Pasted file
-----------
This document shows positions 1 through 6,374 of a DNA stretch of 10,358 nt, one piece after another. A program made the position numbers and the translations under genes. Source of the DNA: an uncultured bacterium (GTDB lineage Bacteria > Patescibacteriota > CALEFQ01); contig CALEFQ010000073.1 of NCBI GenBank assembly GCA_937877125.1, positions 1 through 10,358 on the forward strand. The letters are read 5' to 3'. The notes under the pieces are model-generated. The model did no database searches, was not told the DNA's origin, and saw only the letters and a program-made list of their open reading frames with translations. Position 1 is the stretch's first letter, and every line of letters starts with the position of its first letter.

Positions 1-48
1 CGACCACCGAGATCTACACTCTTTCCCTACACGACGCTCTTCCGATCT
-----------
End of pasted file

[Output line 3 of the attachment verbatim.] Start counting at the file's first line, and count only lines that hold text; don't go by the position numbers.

1 CGACCACCGAGATCTACACTCTTTCCCTACACGACGCTCTTCCGATCT